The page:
New Horizons snaps finish buffering: Ultima Thule actually two dust bunnies that got snuggly 4.5 billion years ago
We were wrong about the chicken drumstick, OK?
More detailed images have emerged showing 2014 MU69 (aka Ultima Thule) is actually two distinct bodies, held together by the processes that form planets.
The latest images transmitted by the New Horizons probe, as it continues the 20-month process of sending Earthwards all that lovely science data collected during its flyby, show Ultima Thule is actually a "contact binary" consisting of two connected spheres.
Demonstrating a disappointing lack of imagination, scientists have dubbed the larger sphere (12 miles across) "Ultima" and the smaller (nine miles across) "Thule". We'll forgive them for not coming up with anything more creative since their minds are likely blown by the sight of planetary formation caught in the act, so to speak.
Boffins reckon that the spheres joined in the very early days of the formation of the solar system and now give an unprecedented insight into how planets are built.
Jeff Moore, New Horizons Geology and Geophysics team lead, squeaked excitedly: "New Horizons is like a time machine, taking us back to the birth of the solar system. We are seeing a physical representation of the beginning of planetary formation, frozen in time.
"Studying Ultima Thule is helping us understand how planets form — both those in our own solar system and those orbiting other stars in our galaxy."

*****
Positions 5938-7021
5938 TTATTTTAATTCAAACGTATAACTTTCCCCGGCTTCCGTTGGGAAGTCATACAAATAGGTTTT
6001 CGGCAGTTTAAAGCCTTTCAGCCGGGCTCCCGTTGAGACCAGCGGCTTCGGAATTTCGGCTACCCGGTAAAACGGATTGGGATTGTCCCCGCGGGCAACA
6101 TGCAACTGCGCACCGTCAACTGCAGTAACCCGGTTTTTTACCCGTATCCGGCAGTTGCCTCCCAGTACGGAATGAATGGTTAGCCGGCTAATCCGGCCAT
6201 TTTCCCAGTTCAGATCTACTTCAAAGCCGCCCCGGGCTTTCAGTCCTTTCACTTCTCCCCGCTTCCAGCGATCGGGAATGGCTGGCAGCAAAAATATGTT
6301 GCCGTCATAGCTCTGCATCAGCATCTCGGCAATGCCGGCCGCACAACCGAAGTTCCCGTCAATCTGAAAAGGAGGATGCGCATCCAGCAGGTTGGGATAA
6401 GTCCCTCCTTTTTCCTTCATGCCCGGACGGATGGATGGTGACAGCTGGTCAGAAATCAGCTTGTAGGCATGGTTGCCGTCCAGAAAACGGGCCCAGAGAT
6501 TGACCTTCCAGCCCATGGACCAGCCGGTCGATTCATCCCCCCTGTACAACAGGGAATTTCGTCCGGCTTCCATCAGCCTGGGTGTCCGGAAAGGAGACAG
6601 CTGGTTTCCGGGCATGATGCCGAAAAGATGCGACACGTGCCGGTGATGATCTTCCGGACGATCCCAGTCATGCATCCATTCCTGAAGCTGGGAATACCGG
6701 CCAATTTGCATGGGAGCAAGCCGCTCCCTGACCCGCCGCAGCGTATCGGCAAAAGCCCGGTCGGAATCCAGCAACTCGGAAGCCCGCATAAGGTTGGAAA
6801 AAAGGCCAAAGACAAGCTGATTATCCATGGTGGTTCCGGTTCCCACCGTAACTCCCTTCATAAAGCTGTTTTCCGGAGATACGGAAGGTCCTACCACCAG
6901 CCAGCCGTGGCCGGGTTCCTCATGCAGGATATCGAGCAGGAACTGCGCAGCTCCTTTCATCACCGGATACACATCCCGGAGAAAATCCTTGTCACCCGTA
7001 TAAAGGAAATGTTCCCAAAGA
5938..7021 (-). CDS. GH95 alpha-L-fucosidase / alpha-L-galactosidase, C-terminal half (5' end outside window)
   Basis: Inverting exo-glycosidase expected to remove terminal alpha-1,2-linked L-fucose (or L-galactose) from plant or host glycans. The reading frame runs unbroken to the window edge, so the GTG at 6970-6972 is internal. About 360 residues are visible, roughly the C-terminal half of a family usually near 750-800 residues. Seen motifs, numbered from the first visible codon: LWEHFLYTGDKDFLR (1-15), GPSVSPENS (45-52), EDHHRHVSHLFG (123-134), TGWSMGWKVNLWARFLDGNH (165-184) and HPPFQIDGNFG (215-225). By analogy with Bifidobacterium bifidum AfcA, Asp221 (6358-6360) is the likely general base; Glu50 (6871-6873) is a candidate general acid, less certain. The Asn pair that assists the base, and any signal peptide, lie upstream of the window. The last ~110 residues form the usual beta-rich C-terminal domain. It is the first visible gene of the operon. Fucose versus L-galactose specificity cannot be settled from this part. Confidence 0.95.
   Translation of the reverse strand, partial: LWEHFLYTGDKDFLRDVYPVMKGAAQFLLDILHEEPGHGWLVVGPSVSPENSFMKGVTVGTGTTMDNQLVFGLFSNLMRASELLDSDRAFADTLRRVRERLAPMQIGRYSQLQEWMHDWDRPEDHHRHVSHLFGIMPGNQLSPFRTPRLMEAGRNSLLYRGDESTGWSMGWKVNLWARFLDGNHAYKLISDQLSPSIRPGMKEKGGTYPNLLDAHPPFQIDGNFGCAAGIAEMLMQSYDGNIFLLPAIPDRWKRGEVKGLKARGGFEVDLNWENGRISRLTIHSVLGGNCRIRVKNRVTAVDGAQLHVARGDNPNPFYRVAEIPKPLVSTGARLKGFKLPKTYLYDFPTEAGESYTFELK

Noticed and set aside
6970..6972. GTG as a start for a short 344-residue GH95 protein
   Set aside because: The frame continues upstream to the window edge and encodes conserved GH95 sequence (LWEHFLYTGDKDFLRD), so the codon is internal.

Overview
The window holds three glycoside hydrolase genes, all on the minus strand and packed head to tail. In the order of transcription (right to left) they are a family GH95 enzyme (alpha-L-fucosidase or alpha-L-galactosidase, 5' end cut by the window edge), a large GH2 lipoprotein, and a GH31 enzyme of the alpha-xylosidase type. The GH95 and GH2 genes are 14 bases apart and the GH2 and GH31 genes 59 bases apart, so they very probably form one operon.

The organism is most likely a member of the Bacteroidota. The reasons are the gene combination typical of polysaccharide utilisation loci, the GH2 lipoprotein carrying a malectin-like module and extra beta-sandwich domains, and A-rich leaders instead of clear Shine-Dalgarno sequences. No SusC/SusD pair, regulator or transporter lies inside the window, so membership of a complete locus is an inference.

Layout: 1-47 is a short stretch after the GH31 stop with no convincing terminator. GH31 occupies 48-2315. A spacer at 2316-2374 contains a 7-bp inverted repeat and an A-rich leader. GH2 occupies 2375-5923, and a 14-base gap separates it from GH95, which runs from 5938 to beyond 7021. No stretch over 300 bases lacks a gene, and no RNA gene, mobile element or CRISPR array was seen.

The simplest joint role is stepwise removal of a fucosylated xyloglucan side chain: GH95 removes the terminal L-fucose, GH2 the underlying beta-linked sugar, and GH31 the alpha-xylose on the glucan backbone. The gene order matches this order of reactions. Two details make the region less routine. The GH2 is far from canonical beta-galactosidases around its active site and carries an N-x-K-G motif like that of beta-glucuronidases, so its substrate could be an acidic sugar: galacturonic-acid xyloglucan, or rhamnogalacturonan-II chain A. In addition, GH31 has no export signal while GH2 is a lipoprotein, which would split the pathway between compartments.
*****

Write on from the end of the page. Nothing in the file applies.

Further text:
The latest images, from the probe's LORRI telescope, were taken on approach to 2014 MU69, 18,000 miles away, 30 minutes before the spacecraft flew by less than 2,200 miles from the object. An earlier colour image, taken by the Multispectral Visible Imaging Camera (MVC), shows a reddish surface, that, rather than NASA's snowman assertion, put us in mind of South Park's Mr Hankey.
Ultima Thule (Credit: NASA/Johns Hopkins University Applied Physics Laboratory/Southwest Research Institute)
What has got scientists all a-quiver is that the appearance of Ultima Thule seems to confirm theories of planetary accretion, which has specks of dust colliding to form objects with sufficient gravity to attract each other.
The mutual gravity of Ultima Thule's lobes appears to be holding the pair together, and scientists theorise that smaller objects have settled in the valley, or "neck", where the lobes meet, giving a brighter appearance.
Also of interest is the apparent lack of craters, hinting at a surface built through accretion rather than the violent impacts seen in the inner solar system. The coming days and months will bring higher resolution imagery as the probe continues to squirt its data back to Earth. ®